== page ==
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Trespass to Chattel

Trespass to chattel is a particular type of trespass whereby a person has intentionally interfered with another person’s lawful possession of a chattel.  A chattel refers to the movable or immovable personal property of an individual except real estate.  Generally, the basic elements of a claim of trespass to chattels are lack of an owner’s consent to trespass, interference with possessory interest, and intention of the trespasser.

In an action for trespass to chattel, a plaintiff has to show that s/he had either actual or constructive possession of goods at the time of the trespass[i].  It has also to be shown that there was an unauthorized, unlawful interference or dispossession of the property.  Actual damage is not necessarily a required element of a trespass to chattels claim[ii].  A person may be said to have possession of a chattel if s/he has physical control of the chattel with the intent to exercise such control on one’s own behalf, or on behalf of another.

Trespass to chattel is almost similar to conversion.  One wrongfully takes and carries another’s property away in both offenses.  It can be distinguished only on the basis of the measure of damages.  In trespass to chattel, a person can recover only the actual damages suffered by reason of the impairment of the property or the loss of its use, but in conversion full value of a chattel can be awarded[iii].

Any unlawful interference, however slight, with another’s enjoyment of personal property is a trespass to chattel.  Interference can be dispossession of a chattel by taking it, destroying it, or barring the owner’s access to it.  A trespass to personal property may be committed with or without the exercise of physical force[iv].

In order to constitute a trespass to title an intentional dispossession of a property has to be committed.  Intentional dispossession may said to have happened when a person intentionally takes physical control over a chattel and deals with it in a manner affecting the possessory interest of another person.  A dispossession may be committed intentionally by taking a chattel from another person without his/her consent, or obtaining possession from another by fraud or duress.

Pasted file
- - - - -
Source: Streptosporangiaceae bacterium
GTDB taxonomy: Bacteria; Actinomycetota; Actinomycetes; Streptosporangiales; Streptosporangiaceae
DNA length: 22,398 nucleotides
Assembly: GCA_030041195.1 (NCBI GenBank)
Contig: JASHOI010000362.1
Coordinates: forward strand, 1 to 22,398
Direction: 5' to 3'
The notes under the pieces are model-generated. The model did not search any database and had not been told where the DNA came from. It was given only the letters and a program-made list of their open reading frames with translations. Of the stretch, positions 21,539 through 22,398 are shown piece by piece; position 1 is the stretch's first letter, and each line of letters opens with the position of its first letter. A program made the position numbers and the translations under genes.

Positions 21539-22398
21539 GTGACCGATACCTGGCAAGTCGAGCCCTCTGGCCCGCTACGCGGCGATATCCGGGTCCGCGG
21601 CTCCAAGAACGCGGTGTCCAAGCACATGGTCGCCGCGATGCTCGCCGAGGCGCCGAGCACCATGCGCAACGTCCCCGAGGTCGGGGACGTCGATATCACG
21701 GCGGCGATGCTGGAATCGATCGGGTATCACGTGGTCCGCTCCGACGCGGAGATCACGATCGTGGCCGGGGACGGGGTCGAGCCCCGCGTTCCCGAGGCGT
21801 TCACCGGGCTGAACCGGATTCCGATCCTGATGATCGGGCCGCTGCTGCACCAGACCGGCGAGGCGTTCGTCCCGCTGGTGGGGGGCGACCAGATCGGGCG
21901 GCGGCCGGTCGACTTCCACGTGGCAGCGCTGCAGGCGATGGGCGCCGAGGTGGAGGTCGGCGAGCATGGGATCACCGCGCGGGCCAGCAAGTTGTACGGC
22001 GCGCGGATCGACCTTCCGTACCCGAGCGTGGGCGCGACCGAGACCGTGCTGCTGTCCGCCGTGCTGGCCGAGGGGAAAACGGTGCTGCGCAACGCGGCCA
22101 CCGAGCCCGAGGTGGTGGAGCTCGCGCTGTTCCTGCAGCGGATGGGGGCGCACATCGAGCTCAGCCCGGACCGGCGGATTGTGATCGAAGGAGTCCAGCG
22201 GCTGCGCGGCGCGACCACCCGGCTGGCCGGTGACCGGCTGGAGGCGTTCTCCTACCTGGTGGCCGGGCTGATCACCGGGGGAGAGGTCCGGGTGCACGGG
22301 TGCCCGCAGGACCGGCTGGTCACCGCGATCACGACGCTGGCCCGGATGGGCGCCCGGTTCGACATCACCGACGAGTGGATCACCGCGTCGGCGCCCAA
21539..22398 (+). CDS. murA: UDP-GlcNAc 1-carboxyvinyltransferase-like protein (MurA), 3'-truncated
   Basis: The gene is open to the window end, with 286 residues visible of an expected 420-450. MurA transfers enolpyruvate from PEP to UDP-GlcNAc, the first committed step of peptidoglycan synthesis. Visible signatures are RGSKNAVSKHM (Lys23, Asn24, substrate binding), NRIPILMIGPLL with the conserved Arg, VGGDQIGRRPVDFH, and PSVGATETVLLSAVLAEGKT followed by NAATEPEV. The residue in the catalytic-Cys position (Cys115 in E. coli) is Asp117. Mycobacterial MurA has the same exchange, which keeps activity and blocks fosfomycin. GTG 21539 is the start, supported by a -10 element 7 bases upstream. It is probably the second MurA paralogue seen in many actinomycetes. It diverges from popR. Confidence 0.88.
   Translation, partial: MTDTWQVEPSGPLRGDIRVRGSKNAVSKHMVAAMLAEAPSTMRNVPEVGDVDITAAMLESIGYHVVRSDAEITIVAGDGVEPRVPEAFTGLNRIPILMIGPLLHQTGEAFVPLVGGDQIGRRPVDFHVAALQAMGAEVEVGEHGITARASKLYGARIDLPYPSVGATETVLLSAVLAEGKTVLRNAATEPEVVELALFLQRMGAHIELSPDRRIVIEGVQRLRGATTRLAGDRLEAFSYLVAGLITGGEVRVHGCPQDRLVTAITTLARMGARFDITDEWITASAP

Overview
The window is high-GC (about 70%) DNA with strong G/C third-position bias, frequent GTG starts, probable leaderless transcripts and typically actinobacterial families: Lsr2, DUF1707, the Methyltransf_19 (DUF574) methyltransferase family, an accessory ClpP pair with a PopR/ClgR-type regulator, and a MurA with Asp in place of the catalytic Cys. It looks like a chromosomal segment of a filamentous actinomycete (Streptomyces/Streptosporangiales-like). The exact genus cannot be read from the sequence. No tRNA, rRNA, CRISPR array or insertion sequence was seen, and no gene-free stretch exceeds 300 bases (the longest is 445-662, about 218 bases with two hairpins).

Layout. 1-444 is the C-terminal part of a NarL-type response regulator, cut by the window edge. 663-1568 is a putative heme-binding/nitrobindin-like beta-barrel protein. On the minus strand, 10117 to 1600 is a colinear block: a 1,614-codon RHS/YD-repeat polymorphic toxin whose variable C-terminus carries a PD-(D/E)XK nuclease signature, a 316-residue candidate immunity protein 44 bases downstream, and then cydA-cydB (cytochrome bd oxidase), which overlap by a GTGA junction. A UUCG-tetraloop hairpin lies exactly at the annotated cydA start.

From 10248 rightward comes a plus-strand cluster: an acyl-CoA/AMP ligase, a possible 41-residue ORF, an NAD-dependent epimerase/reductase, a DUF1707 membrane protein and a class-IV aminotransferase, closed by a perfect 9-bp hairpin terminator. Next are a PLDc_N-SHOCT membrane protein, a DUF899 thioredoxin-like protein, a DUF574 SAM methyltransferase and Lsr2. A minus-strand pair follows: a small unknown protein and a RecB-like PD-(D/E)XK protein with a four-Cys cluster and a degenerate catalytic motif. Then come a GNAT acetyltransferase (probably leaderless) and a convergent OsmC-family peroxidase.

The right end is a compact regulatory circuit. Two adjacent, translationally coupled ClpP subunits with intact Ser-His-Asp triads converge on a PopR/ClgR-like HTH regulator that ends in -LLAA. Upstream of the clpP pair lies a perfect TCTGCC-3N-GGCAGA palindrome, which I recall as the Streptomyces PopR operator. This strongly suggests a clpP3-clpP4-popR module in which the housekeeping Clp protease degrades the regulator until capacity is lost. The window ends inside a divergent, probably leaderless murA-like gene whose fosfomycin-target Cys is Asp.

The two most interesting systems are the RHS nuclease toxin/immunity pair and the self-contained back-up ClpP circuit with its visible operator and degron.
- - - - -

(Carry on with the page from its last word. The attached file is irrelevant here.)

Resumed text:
The intention necessary to make a person liable for trespass of or dispossession of a chattel is the intention to deal with the chattel resulting in dispossession.  Such person must have knowledge that his/her action is destructive of any possessory right of another person.  There must be only an intention to interfere physically with the goods themselves and it need not be a wrongful intent.  It is immaterial that a person intermeddles with a chattel under a mistake of law or fact.

A person will be liable to a possessor if s/he dispossesses the other of a chattel, or a chattel is impaired as to its condition, quality, or value, or a possessor is deprived of the use of a chattel for a substantial time, or bodily harm is caused to the possessor, or harm is caused to some person or thing in which the possessor has a legally protected interest[v].

For a trespass to chattels to be actionable, actual injury must have occurred to a chattel or a plaintiff’s rights with respect to chattel[vi].  However, dispossession always amounts to trespass of chattel, and subjects a trespasser at least to liability for nominal damages for interference with possession.  An interference not amounting to dispossession is not actionable if there is no harm caused to a possessor.

[i] Burgess v. Am. Express Co., 2007 NCBC 15 (N.C. Super. Ct. 2007).

[ii] Kirschbaum v. McLaurin Parking Co., 188 N.C. App. 782 (N.C. Ct. App. 2008).

[iii] Spickler v. Lombardo, 1977 Pa. Dist. & Cnty. Dec. LEXIS 309 (Pa. County Ct. 1977).

[iv] Hecht v. Components Intl, Inc., 2008 NY Slip Op 28439 (N.Y. Sup. Ct. 2008).

[v] Omega World Travel, Inc. v. Mummagraphics, Inc., 469 F.3d 348 (4th Cir. Va. 2006).

[vi] Snap-On Bus. Solutions Inc. v. O’Neil & Assocs., 2010 U.S. Dist. LEXIS 37688 (N.D. Ohio Apr. 16, 2010).

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